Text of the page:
I Have VI Technology, Now What?

I had the pleasure of presenting at the 2019 DC/MD annual AER conference.  My presentation focused on common issues that TVIs and service providers faced when new VI technology equipment was dropped into their laps by school districts and agencies. We looked at ways to approach the use of iPads, iPhones, refreshable Braille devices, and other tech tools. 

As the attendees waited for the presentation to start, they were encouraged to complete a survey.  The survey results consisted of the following information:

Survey Results

People in attendance and that took the survey

  • 10 TVIs
  • 1 O&M
  • 1 TVI/O&M
  • 1 Assistive Technology Specialist
  • 1 From an agency
  • 1 Special Ed. Teacher taking TVI classes
  • 1 Vocational Evaluator

Devices for Personal use

  • iPhone, laptop, ipad
  • Laptop, cell phone
  • iPad, iPhone, MAC, P.C., Smart Watch
  • Work and home laptop, Chromebook
  • Android Smart phone, computers
  • Laptop
  • iPhone, HP Elitebook, Macbook
  • Laptop, iPad
  • Phone, low tech (maps, monocular). Tap Tap see, Google Maps, gps, iPad
  • iPhone, laptop, ipad
  • Laptop, iPad, iPhone
  • iPad
  • HP device, iphone

Devices that their students or clients use

  • iPhone, laptop, ipad
  • Computer
  • iPads, Refreshable braille, Android Smartphone, iPhone
  • Laptops
  • Smart phones, computers, voice recorder to text, smart pen
  • Electronic magnifiers
  • Braille note touch, JAWS, talking calculators, embosser, PIAF machine
  • Refreshable BrailleSense, MattConnect, VisioBook, laptop with JAWS, Apex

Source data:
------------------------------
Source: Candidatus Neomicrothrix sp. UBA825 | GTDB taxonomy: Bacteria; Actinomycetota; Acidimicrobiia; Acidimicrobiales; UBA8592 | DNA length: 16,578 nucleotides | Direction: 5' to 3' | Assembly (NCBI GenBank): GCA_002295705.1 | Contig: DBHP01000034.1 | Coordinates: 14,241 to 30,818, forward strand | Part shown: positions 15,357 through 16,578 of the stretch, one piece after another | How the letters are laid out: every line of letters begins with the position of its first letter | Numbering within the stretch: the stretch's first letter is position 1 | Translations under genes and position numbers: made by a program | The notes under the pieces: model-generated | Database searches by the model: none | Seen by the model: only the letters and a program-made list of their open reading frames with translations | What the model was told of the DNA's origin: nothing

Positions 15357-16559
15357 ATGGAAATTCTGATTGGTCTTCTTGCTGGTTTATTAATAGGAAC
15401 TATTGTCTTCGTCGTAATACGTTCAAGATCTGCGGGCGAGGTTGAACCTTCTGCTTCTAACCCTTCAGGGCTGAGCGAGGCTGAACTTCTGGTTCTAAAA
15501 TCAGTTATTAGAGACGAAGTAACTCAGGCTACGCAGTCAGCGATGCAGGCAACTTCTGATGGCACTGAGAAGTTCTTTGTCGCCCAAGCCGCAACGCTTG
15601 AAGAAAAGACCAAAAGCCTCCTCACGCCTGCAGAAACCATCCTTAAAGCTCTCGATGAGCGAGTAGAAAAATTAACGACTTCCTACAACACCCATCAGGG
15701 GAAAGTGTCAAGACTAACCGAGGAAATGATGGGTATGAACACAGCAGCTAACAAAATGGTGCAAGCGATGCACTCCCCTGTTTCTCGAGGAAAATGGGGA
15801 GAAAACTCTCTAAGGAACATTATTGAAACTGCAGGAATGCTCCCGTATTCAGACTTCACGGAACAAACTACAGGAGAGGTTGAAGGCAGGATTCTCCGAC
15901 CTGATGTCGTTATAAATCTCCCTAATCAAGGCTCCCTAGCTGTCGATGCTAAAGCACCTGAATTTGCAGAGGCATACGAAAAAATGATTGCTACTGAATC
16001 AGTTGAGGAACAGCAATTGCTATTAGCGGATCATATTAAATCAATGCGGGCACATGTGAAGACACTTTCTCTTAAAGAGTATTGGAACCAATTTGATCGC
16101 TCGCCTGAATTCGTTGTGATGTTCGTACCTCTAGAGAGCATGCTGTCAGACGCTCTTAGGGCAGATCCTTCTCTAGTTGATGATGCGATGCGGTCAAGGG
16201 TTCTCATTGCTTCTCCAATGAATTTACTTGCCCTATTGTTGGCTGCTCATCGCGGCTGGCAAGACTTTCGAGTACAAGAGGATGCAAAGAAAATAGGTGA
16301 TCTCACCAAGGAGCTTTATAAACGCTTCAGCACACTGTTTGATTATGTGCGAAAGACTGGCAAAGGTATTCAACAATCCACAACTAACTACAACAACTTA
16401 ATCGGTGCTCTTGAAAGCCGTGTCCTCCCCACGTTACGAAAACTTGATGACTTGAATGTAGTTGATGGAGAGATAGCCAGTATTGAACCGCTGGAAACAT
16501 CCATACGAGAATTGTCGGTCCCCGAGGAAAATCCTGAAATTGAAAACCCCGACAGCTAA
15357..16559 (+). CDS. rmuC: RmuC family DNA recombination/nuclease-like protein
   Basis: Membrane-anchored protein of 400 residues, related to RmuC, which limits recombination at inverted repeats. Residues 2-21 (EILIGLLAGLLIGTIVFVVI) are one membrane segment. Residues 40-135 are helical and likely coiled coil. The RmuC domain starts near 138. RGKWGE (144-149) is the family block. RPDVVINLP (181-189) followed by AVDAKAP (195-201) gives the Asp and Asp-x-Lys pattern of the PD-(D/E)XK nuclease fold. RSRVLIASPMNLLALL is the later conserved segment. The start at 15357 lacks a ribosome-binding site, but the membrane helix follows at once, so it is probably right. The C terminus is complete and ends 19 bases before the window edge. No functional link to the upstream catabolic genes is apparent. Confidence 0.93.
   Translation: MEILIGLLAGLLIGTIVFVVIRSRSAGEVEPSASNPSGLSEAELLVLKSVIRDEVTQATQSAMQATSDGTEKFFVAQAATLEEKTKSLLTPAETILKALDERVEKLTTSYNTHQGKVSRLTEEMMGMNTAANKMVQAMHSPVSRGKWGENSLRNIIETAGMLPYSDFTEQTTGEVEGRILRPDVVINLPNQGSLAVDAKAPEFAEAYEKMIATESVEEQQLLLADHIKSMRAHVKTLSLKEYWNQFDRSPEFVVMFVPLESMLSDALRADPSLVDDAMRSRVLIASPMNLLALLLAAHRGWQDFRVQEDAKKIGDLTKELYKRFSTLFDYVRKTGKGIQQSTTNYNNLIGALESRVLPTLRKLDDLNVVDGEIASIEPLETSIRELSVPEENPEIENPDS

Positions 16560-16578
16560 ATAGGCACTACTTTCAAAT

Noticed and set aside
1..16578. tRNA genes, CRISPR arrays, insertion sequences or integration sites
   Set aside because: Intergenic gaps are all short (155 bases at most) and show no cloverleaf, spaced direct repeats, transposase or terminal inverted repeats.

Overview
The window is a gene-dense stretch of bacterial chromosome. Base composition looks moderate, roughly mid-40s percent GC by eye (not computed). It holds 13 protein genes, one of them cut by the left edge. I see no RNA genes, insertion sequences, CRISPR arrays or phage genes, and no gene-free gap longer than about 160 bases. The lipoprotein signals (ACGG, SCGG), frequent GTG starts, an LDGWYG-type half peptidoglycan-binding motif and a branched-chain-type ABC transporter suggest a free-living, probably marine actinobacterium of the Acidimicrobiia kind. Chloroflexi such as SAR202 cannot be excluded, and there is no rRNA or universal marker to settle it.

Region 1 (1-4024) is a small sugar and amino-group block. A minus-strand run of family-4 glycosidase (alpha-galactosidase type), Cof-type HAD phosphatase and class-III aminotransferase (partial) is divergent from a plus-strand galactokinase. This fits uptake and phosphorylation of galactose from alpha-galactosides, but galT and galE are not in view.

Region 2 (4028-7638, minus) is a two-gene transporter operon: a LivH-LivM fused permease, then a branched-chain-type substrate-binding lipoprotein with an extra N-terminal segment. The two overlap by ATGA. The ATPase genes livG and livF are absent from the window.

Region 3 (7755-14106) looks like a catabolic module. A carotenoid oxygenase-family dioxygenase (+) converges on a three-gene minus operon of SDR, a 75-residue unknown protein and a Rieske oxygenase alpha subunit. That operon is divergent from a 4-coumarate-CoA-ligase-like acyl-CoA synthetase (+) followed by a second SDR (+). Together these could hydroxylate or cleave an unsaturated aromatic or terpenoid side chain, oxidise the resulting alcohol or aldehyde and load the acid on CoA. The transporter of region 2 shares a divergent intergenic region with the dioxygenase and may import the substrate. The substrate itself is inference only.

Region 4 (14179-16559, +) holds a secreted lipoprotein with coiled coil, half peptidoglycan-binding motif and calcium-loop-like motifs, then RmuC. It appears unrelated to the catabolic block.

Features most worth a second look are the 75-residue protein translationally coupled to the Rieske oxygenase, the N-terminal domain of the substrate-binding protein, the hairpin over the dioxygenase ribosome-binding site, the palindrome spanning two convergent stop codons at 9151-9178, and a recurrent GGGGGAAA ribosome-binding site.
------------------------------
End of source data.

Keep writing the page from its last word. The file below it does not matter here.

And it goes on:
• Phone camera
  • iPads, MATT Connect
  • iPad, note takers, phones, laptops,
  • Braille Index D embossed, Braille Note Touch, talking TI 84 plus

Familiarity with using iPads in general

(scale from lowest to highest level of proficiency 1-5)

  • 3 people rated themselves a 2
  • 5 people rated themselves a 3
  • 4 people rated themselves a 4
  • 4 people rated themselves a 5

When asked about issues related to using iPads, they reported

  • Best for elementary students
  • Not having one
  • Learning New Accessibility features when they come out.
  • Access
  • None
  • Don't use them
  • N/A
  • Voice over with some apps
  • New apps for VI students

When asked about their familiarity with using Refreshable Braille devices

(scale from lowest to highest level of proficiency 1-5)

  • 1 person rated himself/herself a 1
  • 6 people rated themselves a 2
  • 8 people rated themselves a 3
  • 1 person rated himself/herself a 5

When asked about issues related to using Refreshable Braille devices they reported the following

  • Don’t use one
  • Not trained. Commands for using them and RB devices vs. Note Takers
  • connecting them to student laptops (HP revolve) to enhance independence
  • Everything
  • Updated equipment use
  • JAWS...internet access for students

When asked about their familiarity with using Accessibility on laptops

(scale from lowest to highest level of proficiency 1-5)

  • 1 person rated himself/herself a 2